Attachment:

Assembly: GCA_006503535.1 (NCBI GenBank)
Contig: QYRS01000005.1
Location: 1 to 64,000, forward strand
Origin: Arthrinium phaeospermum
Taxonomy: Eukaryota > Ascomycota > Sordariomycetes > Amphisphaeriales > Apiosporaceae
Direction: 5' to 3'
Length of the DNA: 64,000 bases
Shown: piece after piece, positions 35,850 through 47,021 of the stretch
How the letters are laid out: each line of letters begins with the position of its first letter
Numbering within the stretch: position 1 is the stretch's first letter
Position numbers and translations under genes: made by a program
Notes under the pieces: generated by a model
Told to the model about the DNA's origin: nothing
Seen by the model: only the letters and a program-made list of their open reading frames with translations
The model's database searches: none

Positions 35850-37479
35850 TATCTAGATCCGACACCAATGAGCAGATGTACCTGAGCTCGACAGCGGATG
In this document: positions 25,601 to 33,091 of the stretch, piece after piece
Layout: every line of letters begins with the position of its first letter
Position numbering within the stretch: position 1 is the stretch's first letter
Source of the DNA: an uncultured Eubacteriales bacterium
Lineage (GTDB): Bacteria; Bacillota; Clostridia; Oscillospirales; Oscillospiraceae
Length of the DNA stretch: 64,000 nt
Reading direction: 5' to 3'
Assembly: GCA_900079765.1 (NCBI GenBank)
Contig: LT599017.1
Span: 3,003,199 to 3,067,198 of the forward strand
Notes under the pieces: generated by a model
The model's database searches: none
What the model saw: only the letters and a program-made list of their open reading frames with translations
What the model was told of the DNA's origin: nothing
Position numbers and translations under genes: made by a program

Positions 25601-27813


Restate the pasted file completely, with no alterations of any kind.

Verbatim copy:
Assembly: GCA_006503535.1 (NCBI GenBank)
Contig: QYRS01000005.1
Location: 1 to 64,000, forward strand
Origin: Arthrinium phaeospermum
Taxonomy: Eukaryota > Ascomycota > Sordariomycetes > Amphisphaeriales > Apiosporaceae
Direction: 5' to 3'
Length of the DNA: 64,000 bases
Shown: piece after piece, positions 35,850 through 47,021 of the stretch
How the letters are laid out: each line of letters begins with the position of its first letter
Numbering within the stretch: position 1 is the stretch's first letter
Position numbers and translations under genes: made by a program
Notes under the pieces: generated by a model
Told to the model about the DNA's origin: nothing
Seen by the model: only the letters and a program-made list of their open reading frames with translations
The model's database searches: none

Positions 35850-37479
35850 TATCTAGATCCGACACCAATGAGCAGATGTACCTGAGCTCGACAGCGGATG
In this document: positions 25,601 to 33,091 of the stretch, piece after piece
Layout: every line of letters begins with the position of its first letter
Position numbering within the stretch: position 1 is the stretch's first letter
Source of the DNA: an uncultured Eubacteriales bacterium
Lineage (GTDB): Bacteria; Bacillota; Clostridia; Oscillospirales; Oscillospiraceae
Length of the DNA stretch: 64,000 nt
Reading direction: 5' to 3'
Assembly: GCA_900079765.1 (NCBI GenBank)
Contig: LT599017.1
Span: 3,003,199 to 3,067,198 of the forward strand
Notes under the pieces: generated by a model
The model's database searches: none
What the model saw: only the letters and a program-made list of their open reading frames with translations
What the model was told of the DNA's origin: nothing
Position numbers and translations under genes: made by a program

Positions 25601-27813